Research Papers: Nuclear Power

Investigations and Countermeasures for Deactivation of Hydrogen Recombination Catalyst at Hamaoka Units 4 and 5

[+] Author and Article Information
Toru Kawasaki1

Hitachi Works, Hitachi-GE Nuclear Energy, Ltd., 1-1 Saiwai-cho 3-chome, Hitachi, Ibaraki 317-0073, Japantoru.kawasaki.jf@hitachi.com

Motohiro Aizawa

Hitachi Works, Hitachi-GE Nuclear Energy, Ltd., 1-1 Saiwai-cho 3-chome, Hitachi, Ibaraki 317-0073, Japan

Hidehiro Iizuka

 Hitachi, Ltd., 7-2-1 Omika, Hitachi, Ibaraki 319-1221, Japan

Koji Yamada, Mitsuo Kujimoto

 Chubu Electric Power Co., Inc., 1, Toshin-cho, Higashi-ku, Nagoya 461-8680, Japan


Corresponding author.

J. Eng. Gas Turbines Power 133(5), 052918 (Dec 28, 2010) (5 pages) doi:10.1115/1.4002892 History: Received August 24, 2010; Revised September 21, 2010; Published December 28, 2010; Online December 28, 2010

The hydrogen concentration in the outlets of off-gas recombiners increased at Hamaoka Units 4 and 5, and their reactors could not continue the startup operations. Therefore, we investigated why the recombination reactions were deactivated and we selected appropriate countermeasures for both plants. Two types of deactivation mechanisms were found from our investigations. The first cause was the decrease in the active surface area of alumina as support material due to dehydrative condensation. The other cause was the catalyst being poisoned by organic silicon compounds. Organic silicon was introduced from the organosilicon sealant used at the junctions of low-pressure turbines. We also found that a boehmite rich catalyst was deactivated more easily by organic silicon than gamma alumina because boehmite had numerous hydroxyl groups. Finally, we estimated that the deactivation of hydrogen recombination catalysts was caused by two combined factors; these were the characteristics of boehmite as the ingredient of catalysts support and the organic silicon poisoning the catalyst surface. As countermeasures, the boehmite was changed into more stable gamma alumina by adding heat treatment in a hydrogen atmosphere at 500°C for 1 h, and the source of organic silicon, organosilicon sealant, was removed. The improved catalysts were applied at Hamaoka Units 4 and 5. Moreover, the linseed oil that used to be used at the plants was applied again as sealant in the low-pressure turbine casing instead of organosilicon sealant. As a result of the application of these countermeasures, the reactors could be started without increasing the hydrogen concentration at these plants.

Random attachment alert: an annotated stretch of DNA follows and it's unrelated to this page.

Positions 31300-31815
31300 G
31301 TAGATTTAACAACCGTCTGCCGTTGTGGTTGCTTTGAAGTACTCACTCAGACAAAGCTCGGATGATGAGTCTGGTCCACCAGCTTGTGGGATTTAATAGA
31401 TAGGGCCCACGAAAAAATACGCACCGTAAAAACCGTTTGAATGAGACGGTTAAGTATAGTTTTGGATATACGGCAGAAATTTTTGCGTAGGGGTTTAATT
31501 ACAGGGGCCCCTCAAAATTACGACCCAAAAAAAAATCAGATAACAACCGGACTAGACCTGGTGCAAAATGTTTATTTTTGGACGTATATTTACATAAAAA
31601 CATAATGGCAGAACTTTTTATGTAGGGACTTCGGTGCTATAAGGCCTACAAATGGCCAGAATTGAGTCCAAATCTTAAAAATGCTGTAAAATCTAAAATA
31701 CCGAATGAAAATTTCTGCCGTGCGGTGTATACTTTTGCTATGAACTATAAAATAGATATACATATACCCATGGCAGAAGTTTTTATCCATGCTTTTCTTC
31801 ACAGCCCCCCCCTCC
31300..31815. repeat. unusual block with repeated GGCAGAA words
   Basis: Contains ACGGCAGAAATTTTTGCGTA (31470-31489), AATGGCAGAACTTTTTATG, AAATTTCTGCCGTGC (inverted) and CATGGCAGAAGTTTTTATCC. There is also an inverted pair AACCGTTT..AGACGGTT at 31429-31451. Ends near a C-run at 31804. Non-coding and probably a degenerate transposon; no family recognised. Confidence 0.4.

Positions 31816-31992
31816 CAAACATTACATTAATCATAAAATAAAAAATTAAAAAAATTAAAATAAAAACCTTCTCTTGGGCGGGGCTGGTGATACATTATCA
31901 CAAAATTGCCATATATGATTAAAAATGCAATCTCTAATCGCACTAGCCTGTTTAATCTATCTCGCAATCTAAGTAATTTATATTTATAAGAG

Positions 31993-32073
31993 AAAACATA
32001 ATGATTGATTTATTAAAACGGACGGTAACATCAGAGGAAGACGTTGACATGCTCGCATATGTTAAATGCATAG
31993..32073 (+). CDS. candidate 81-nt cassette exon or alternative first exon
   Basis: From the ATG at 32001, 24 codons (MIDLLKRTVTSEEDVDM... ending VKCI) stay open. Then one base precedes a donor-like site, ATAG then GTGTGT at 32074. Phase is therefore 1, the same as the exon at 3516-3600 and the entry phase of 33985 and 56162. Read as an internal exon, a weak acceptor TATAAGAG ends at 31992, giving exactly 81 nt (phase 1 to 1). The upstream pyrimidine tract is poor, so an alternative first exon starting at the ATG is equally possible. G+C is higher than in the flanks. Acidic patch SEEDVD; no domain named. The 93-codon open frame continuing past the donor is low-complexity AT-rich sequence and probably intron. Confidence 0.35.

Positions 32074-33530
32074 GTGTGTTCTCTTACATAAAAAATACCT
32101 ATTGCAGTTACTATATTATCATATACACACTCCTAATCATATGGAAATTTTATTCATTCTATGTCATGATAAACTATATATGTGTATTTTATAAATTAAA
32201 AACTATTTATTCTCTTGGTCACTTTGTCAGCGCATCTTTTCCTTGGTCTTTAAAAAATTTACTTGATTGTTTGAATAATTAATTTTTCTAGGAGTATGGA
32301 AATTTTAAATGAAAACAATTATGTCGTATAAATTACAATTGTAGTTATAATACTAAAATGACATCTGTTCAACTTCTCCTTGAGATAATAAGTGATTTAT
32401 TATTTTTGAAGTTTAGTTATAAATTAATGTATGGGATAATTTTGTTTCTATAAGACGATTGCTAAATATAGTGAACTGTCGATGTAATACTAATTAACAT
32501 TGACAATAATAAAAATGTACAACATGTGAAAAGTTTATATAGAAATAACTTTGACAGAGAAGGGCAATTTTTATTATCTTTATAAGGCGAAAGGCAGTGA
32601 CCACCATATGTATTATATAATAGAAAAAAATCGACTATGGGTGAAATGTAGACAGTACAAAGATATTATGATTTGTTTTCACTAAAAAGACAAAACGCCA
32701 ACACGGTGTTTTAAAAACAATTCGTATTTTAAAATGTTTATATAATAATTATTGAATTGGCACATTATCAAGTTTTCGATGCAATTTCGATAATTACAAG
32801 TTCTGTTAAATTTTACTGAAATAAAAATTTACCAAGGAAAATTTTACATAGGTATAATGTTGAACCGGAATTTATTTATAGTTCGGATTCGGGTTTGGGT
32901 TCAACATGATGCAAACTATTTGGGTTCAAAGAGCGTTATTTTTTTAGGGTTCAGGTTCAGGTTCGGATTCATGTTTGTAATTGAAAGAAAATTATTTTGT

Copyright © 2011 by American Society of Mechanical Engineers
Topics: Catalysts , Hydrogen
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Figure 1

Configuration of off-gas treatment system around recombiner (Hamaoka Unit 5)

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Figure 11

Correlation between specific surface areas and CO chemical sorption for improved catalysts

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Figure 12

Influence of organosilicon sealant on effectiveness of improved catalyst compared with that of conventional catalysts

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Figure 2

XRD spectra of catalysts

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Figure 3

Weight loss behavior of catalyst with DTG

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Figure 4

Dependence of dechlorination time dependency on weight loss with DTG

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Figure 5

Correlation between specific surface areas and chemical sorption

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Figure 6

Volatilized components from silicone sealant

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Figure 7

Schematic of recombination test apparatus

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Figure 8

Results of deactivation test with 156 mm diameter scale catalyst

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Figure 9

Assumed mechanism for the deactivation: (a) ring opening, (b) polymerization, and (c) deactivation

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Figure 10

XRD spectrum of improved catalyst



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